ἀσφαλίζομαι is used (Wisdom of Solomon 13:15) of man making his idol firm in its place, ἐν τοίχῳ ἔθηκεν αὐτὸ ἀσφαλισάμενος σιδήρῳ.


Verse 25

25. κατὰ δὲ τὸ μεσονύκτιον, and at midnight. Sleep being out of the question they passed the night in devotion. The imperfects ὕμνουν and ἐπηκροῶντο in the verse indicate that the prayers and singing were continued; but we have no means of adequately representing this by idiomatic English.

οἱ δέσμιοι, the prisoners. The inner prison appears to have held more than Paul and Silas, or it may be that bars in the inner walls allowed the sound to pass into other cells. The verb is not the common one for ‘hearing,’ and is rarely found anywhere. It indicates attentive hearkening.

The derived noun ἐπακρόασις is found in LXX. 1 Samuel 15:22 ἡ ἐπακρόασις ὑπὲρ στέαρ κριῶν, ‘Hearkening [i.e. obedient hearkening] is better than the fat of rams.’


Verse 26

26. σεισμὸς ἐγένετο μέγας, there was a great earthquake. Just as the place wherein the Apostles prayed (Acts 4:31) was shaken, so here God testifies that He is near at hand.

πάντων τὰ δεσμὰ ἀνέθη, every one’s bands were loosed. The sense in which these words are to be taken may be gathered from the rest of the description. The chains (δεσμὰ) were made fast to the wall, and the shock which burst asunder the bolts of the doors also released the fastenings which held the chains in the masonry.


Verse 27

27. ἔξυπνος δὲ γενόμενος ὁ δεσμοφύλαξ, and the jailor awaking out of his sleep. For ἔξυπνος cf. 1 Esdras 3:3, ὁ βασιλεὺςἐκοιμήθη καὶ ἔξυπνος ἐγένετο. It is only found in N.T. in this verse.

σπασάμενος μάχαιραν, having drawn his sword. The jailor probably slept in such a place that on rising he could observe at a glance whether the prison doors were secure, and had his weapon close at hand so that he might seize and use it on any emergency. He must also have been so near to the open doors before he manifested any design of suicide that the prisoners within could see what he was doing. St Paul out of the dark could observe him before the jailor could see farther than the opened doors.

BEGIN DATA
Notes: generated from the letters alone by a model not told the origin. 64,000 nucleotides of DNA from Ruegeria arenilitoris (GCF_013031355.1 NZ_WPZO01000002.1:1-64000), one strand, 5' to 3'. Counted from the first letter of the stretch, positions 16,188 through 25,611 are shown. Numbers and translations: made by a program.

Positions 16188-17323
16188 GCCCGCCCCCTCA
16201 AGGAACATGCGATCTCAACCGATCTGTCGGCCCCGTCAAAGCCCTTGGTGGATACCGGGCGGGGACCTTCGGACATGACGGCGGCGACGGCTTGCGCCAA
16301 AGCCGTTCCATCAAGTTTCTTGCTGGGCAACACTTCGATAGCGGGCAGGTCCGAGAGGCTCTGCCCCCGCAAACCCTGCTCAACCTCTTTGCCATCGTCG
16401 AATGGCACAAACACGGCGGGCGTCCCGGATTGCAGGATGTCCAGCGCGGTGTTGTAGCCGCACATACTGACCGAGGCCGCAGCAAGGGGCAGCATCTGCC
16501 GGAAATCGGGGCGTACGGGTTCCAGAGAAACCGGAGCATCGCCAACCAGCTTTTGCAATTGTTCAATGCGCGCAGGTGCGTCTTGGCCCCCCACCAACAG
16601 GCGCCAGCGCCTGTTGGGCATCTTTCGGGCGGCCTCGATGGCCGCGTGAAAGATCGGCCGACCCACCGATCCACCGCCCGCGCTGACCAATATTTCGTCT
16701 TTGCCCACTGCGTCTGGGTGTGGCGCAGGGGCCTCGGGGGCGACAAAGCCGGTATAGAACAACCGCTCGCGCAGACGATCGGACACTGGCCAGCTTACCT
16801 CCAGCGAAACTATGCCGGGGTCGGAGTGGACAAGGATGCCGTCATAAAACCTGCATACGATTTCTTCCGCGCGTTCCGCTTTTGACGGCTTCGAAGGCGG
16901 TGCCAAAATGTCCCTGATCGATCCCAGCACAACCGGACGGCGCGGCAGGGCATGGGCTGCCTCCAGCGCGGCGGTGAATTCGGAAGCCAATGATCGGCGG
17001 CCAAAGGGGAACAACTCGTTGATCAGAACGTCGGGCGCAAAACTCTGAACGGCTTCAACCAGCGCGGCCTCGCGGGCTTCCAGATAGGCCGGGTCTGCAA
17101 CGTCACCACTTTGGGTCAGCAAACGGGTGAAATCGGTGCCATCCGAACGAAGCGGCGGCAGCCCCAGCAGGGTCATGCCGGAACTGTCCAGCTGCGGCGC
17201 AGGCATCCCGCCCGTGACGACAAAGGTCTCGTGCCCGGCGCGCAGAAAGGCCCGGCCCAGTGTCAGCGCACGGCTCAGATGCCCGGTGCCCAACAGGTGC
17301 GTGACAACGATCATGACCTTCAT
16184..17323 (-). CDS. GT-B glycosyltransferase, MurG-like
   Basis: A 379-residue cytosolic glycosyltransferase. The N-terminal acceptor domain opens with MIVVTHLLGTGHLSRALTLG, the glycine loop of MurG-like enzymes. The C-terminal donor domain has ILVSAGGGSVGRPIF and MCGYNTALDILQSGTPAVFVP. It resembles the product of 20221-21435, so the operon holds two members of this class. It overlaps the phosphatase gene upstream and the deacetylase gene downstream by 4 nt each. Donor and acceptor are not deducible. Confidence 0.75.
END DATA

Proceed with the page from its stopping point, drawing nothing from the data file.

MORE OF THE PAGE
ἤμελλεν ἑαντὸν ἀναιρεῖν, he was about to kill himself. For he knew what his fate would be. See Acts 12:19; and compare Acts 27:42, for the way in which Roman officials must answer with their lives for the escape of prisoners. Suicide under such circumstances would to the jailor’s mind present the easiest way out of his difficulties, and the teaching of even the greatest minds both of Greece and Rome was that it was justifiable and under some circumstances praiseworthy. The suicide of Cato (Catonis nobile letum) furnished a constant text for such teaching. (Cf. Cic. Tusc. I. §§ 9–119; Plat. Apol. 40.)


Verse 28

28. ἐφώνησεν δὲ φωνῇ μεγάλῃ Παῦλος, but Paul cried with a loud voice. The sound of even one voice would arrest the jailor’s action, for at the sight of the open doors he had concluded that all had made use of the opportunity and had escaped.


Verse 29

29. αἰτήσας δὲ φῶτα, and having called for lights. He would summon all the help he could, and would wish to make an inspection of his charge as speedily as possible.

ἔντρομος γενόμενος, being terror-stricken. For the word see above, Acts 7:32. It is also found in LXX. Daniel 10:11; Wisdom of Solomon 17:9; 1 Maccabees 13:2 ἔντρομος καὶ ἔμφοβος; and in Psalms 17:8, Pss. 76:18 of the earth in an earthquake, ἐσαλεύθη καὶ ἔντρομος ἐγενήθη ἡ γῆ. The jailor connected all that had occurred with the two prisoners Paul and Silas, and as they were not fled away, a change of feeling came over him, and he at once judged them to be more than other men. Hence his attitude becomes one of supplication and worship.


Verse 30

30. καὶ προαγαγὼν αὐτούς, and having brought them out. For there could be no fear that they would flee now who had remained when the open doors made escape easy.

κύριοι, Sirs, literally, ‘Lords.’ He acknowledges by the word their great superiority.